To localize pages, simply create a new folder in the directory src, containing JSON files with page texts. When creating JSON files, you can describe any set of HTTP codes (for example, only for 400 errors) – just follow the naming convention, and do not forget to highlight common texts in the file common.json.

Server Configurations

In the course of work, the Utility will automatically create a snippet for your server, which will contain only those pages that have been created. This snippet will contain the settings for handled errors, and point to the pages that will present them. As stated earlier, only Nginx is currently supported.

To use the received pages, it remains only to copy to the server all the files from the folder dist and enable the use of the snippet in an already existing server configuration. According to the snippet template, all pages should be located in a folder /usr/share/nginx/html/error-pages. If the settings in the snippet do not fit, then you can edit the snippet template in the folder snippets. Just like for themes, configuration templates support mustache.jsthus allowing you to implement any logic in the template (lists, conditions, etc.).

The config itself, I recommend placing it in a folder /etc/nginx/snippets/and to connect it use the configuration line: include /etc/nginx/snippets/nginx-error-pages.conf;. Of course, this is nothing more than a recommendation, because. In reality, things can be different or more complicated.

Below is a simple web server configuration example with a custom error snippet included:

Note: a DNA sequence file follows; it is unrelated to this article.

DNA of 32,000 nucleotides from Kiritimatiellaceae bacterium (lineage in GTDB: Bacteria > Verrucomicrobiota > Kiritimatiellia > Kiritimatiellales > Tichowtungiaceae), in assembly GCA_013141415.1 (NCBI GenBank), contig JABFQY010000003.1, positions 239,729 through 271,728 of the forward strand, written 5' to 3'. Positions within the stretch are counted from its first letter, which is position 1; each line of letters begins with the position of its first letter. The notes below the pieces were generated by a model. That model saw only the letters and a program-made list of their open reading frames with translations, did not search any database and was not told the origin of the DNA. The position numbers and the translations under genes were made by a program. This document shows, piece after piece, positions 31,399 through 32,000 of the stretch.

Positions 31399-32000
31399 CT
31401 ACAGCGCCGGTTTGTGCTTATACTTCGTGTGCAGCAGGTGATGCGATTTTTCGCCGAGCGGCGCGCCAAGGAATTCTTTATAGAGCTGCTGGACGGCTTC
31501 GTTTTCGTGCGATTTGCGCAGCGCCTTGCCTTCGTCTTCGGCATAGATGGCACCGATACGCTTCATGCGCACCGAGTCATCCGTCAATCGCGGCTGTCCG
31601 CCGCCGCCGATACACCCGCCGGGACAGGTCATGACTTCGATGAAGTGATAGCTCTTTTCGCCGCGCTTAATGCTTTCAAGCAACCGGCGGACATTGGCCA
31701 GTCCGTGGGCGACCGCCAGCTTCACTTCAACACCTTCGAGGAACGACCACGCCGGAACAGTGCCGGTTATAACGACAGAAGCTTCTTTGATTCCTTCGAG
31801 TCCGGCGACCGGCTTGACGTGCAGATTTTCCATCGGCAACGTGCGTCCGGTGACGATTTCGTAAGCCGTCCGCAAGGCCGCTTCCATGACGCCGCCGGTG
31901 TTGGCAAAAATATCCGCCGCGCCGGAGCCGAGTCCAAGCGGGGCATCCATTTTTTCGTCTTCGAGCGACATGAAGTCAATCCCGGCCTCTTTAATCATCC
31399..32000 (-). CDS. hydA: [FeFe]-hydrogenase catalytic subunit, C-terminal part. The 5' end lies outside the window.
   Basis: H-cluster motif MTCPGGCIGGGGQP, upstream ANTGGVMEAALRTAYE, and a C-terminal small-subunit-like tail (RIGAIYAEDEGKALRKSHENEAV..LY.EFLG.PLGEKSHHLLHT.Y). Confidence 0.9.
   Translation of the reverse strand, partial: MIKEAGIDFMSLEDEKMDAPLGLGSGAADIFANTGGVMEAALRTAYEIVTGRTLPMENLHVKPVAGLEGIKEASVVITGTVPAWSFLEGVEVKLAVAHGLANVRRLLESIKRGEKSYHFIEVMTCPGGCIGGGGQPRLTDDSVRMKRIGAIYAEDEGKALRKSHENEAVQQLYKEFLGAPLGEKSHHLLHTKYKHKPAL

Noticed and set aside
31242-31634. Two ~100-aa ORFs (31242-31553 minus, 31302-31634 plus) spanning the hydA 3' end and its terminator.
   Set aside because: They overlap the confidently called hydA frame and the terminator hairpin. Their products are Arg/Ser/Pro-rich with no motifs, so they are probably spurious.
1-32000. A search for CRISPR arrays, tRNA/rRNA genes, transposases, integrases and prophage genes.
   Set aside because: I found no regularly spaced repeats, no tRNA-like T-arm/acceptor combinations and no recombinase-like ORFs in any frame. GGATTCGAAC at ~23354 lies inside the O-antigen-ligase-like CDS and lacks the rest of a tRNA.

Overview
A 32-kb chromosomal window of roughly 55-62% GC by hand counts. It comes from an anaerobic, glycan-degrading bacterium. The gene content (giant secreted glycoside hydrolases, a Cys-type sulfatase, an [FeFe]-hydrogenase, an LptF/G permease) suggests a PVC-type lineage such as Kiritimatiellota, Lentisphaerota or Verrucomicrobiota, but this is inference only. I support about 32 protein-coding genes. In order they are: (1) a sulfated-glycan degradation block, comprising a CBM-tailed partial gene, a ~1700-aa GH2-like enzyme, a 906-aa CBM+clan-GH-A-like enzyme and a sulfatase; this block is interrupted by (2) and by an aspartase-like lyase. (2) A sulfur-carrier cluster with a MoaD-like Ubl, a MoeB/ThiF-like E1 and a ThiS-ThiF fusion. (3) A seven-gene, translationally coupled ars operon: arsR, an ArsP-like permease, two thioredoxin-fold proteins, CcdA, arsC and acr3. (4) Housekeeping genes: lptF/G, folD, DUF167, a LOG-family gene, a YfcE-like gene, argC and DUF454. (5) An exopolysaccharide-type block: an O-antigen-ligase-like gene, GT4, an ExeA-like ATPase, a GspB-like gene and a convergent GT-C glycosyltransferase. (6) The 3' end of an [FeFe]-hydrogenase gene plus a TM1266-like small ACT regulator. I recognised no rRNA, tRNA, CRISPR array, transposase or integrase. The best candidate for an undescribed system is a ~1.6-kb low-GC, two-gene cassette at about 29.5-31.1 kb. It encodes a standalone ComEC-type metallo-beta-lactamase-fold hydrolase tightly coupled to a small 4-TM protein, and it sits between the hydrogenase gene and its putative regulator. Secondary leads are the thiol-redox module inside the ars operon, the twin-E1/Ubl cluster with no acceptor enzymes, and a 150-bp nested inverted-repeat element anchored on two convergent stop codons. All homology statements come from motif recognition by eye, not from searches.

server {
    access_log /var/log/nginx/example.access.log;

    include /etc/nginx/snippets/nginx-error-pages.conf;

    location / {
        root /data/www;


You can see what the error pages look like on my website at the following links:

Reporting bugs and feature requests

The utility code cannot be called complicated, however, despite this fact, all significant parts are covered by unit tests. However, this is not a guarantee that there will be no bugs, so if you run into any problems, please report them to me by creating an Issue in the project repository:

You are also welcome to create requests for new features that you would like to see in this utility.

Participation in development

The project is open to everyone, and if you have ideas, and most importantly, the desire and ability to implement them, then I will gladly consider them in the form of a Pull Request. For its part, I am ready to provide you with support in the implementation of your ideas. Feel free to ask me about the code, and possible solutions to your idea.